BEN: We’re not planning that, but when we get the opportunity to speak with people who’ve worked on the show, we’ll certainly take it!

Have you got a favourite Doctor, alien or Episode?

BEN: I think you know the answer to the first one: splendid chaps, all of him! I still think ‘Caves of Androzani’ is my favourite story, though I also love A ‘Christmas Carol’. I have a favourite or two for each Doctor as well.

There is a preliminary podcast Zero where Ben and John sit in a café and chat about Doctor Who and what they hope the Podcast will be

The first podcast celebrating William Hartnel will be recorded on Sunday 13th of January at The Bella Union Bar, special guests will include Geraldine Quinn and Dr Who Costume designer of the original 1966 Cybermen, Alexandra Tynan (aka Sandra Reid). Be aware that late comers will not be admitted, because they are recording, so be punctual!

The Splendid Chaps Podcasts will be released on the 23rd of each month.

For more information, bookings for the live shows, future downloads etc check their website

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The Peer Revue

By Lisa Clark

If the success of Big Bang Theory and the IT Crowd are anything to go by geek comedy is the New Black and there is a lot of it about during the Melbourne International Comedy Festival this year. Peer Revue is a comedy show by a group of science boffins who are out to convince comedy audiences that science is fun and funny. In fact they are backed by a CSIRO program called re- science

The Venue is appropriately the elegant Kelvin Club, named for great physicist Lord Kelvin who has units of measurement named after him. There’s a lovely big painting of him in the performance space. The performers pay tribute to him at the beginning of the night in appropriately formal tones. They soon toss off their smoking jackets to don their ‘Hey kids! Science is really rad!’ personas. They are daggy and endearing and after all the silly intros each performer takes the stage in turn to share their particular scientific passion with us.

First up is one of the most famous faces in Melbourne Geek Comedy Ben McKenzie. Ben is involved in giving informative comedy tours of the Melbourne Museum and in the comedy Role Playing show The Dungeon Crawl amongst other things. For his portion of the show he has hit upon the intriguing idea of explaining the famously intimidating tome A Brief History of Time by physicist Stephen Hawkings. He begins by finding out how many people in the audience own the book (in our case one ) and how many people have actually read it (again one, but a different person). Ben then takes us through eleven chapters in the book and sums them up one by one using the briefest of amusing anecdotes. I can’t verify his accuracy but it was fun to watch what I assume were actual physicists who were nodding and laughing, even clapping enthusiastically, as he nailed each of Hawking’s theories. Everyone else had a good laugh and definitely ended up feeling a little bit
smarter after Ben’s section. I learned that Black Holes are ninjas & cool.

Simon Pampena was a big contrast in personality… to probably everyone in the room. He reminded me of Garden Guru Costa Georgiadis but his geek passion is maths with an enthusiasm that borders on the psychotic. He is quite shouty, which is a bit confronting in the genteel Kelvin Club, and I got the impression that his act was designed for performing in a pub or some such rowdy comedy venue. He had two major maths theories to explain to us and for the first one he used the Olympics medal tally. I could see that a pub crowd would be excited about sports statistics but the people around me were not that excited. He went on to explain Pythagoras’ Theorem involving triangles and his style went from aggressive to something a bit like Sam Simmons and I enjoyed it a lot more. He also had a fun PowerPoint presentation and had the audience rocking with laughter.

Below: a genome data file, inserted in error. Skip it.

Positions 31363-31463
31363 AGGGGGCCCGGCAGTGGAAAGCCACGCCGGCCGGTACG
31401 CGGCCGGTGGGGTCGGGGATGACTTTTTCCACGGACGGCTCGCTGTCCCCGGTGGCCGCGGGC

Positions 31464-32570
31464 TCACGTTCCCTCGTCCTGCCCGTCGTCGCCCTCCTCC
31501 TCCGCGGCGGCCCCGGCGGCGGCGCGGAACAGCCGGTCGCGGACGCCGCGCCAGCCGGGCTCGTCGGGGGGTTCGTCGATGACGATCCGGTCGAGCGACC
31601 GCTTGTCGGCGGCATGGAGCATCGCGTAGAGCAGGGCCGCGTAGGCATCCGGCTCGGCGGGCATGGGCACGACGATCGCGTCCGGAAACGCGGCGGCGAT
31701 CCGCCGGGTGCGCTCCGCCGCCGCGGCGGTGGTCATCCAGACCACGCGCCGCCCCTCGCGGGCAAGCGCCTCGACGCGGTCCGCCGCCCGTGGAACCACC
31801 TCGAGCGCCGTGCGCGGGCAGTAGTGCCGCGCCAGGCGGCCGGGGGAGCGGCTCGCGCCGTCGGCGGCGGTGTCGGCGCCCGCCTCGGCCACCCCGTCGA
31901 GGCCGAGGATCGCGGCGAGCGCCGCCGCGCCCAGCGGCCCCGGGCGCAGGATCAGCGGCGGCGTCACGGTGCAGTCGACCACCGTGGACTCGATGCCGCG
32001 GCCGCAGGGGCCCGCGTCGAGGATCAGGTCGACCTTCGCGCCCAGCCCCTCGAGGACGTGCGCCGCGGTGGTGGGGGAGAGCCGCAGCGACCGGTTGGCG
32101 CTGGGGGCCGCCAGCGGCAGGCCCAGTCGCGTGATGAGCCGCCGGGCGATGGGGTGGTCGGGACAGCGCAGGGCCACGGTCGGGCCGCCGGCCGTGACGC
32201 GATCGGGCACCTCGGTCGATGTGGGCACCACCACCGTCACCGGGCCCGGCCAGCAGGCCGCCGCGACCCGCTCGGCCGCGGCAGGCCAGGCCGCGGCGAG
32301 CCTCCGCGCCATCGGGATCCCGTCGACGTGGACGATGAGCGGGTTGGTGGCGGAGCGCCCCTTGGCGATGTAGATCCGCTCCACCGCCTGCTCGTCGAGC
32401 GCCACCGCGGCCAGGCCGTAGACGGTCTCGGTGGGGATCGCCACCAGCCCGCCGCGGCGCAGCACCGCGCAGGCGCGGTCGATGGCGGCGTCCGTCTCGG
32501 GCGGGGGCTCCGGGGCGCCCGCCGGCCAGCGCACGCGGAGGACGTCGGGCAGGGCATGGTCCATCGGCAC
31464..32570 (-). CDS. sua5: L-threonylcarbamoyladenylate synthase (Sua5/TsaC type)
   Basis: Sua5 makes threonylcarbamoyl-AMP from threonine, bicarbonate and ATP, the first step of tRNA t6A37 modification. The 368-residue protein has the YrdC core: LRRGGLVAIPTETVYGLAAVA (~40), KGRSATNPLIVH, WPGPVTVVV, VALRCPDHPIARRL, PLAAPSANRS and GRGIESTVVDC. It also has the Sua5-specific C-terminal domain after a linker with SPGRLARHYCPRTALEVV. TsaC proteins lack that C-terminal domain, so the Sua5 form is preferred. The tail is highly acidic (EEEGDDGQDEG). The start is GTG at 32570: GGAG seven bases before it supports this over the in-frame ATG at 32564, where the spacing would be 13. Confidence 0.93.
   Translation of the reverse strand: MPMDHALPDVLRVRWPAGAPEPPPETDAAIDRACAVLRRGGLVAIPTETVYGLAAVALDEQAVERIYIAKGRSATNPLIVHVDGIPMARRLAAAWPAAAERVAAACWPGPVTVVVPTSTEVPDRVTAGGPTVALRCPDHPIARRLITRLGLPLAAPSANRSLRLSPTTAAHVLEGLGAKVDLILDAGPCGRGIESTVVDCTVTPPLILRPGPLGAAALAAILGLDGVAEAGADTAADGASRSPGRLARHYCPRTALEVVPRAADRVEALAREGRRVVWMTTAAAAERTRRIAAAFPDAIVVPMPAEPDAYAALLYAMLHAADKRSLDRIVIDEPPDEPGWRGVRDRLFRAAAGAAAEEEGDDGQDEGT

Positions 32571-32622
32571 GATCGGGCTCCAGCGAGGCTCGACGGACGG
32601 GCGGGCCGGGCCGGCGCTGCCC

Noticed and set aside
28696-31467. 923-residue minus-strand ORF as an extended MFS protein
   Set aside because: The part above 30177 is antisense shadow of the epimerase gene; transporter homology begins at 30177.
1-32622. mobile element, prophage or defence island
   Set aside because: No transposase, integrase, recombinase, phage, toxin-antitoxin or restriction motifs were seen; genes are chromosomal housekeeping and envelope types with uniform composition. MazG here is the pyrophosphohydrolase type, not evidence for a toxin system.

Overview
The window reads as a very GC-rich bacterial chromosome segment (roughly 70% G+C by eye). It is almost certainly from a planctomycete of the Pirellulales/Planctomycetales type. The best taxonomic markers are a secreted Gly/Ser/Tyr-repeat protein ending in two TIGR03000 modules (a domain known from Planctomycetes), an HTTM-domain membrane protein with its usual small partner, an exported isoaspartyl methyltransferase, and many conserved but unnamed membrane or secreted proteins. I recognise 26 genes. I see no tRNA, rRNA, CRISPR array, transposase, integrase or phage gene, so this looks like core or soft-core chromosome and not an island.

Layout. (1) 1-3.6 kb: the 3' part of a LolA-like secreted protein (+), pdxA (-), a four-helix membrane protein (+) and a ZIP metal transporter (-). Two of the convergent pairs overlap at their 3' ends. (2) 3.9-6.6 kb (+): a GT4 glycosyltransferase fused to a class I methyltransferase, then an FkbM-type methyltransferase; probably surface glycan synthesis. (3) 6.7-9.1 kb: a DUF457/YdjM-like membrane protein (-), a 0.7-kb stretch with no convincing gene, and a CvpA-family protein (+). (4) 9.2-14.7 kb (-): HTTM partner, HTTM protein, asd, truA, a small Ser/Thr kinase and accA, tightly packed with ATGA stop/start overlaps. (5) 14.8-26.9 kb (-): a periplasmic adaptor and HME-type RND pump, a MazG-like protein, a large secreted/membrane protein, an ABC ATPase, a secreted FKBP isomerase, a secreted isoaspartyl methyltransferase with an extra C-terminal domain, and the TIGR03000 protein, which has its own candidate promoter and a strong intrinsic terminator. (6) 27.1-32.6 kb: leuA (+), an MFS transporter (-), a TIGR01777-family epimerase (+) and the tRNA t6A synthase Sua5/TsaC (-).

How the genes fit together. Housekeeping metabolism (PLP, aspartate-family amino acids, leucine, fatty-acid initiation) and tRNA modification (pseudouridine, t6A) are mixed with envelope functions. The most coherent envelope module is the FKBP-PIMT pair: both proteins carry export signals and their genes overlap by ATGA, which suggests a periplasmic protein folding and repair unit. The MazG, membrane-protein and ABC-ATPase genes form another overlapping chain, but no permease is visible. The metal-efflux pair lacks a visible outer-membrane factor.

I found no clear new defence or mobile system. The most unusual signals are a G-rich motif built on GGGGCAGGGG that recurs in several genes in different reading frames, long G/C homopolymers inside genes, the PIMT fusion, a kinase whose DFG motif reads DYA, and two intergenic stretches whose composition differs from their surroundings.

After a brief interval and sojourn to the bar it was time to learn about cephalopods from Trent McCarthy. It was described as ecology science but it was mostly silly stuff about octopi. His opening bit dressed as an octopus was cute but a bit of a let down to anyone who wasn’t in the front row, because we couldn’t see him. He either needs a higher stool or they should film him and show it on the screen. I also wanted to know more about his aunt’s historic survival of a box jellyfish sting and more fabulous wacky facts about cephalopods, but after a brief introduction to the mimic octopus he just went on to take some cheap shots at politicians. It did end well with a very successful and harmless bit of audience participation demonstrating cephalopod coitus that was a lot of fun.

Nicholas J Johnson was unsurprisingly the most charismatic of the performers of the night. As a former scammer, being inviting & charming is his stock in trade in the same way that in a geek it is generally not. His science was about psychology, human behaviour and hormones. His set relied heavily on audience participation and a camera was trained on his hands so everyone could see his close up magic. He did the old balls under cups routine and showed us how easy it is to trick the eye and mind with simple movements. It reminded me a little of Lawrence Leung, delightfully astonishing and a great crowd pleaser.

Although opening night was a little patchy, it is a fun night and would suit a group of friends with scientific tendencies who want lots of laughs with some learning. Considering the range of topics and the pizzazz of the performers I’m sure there would be something to enjoy for everyone.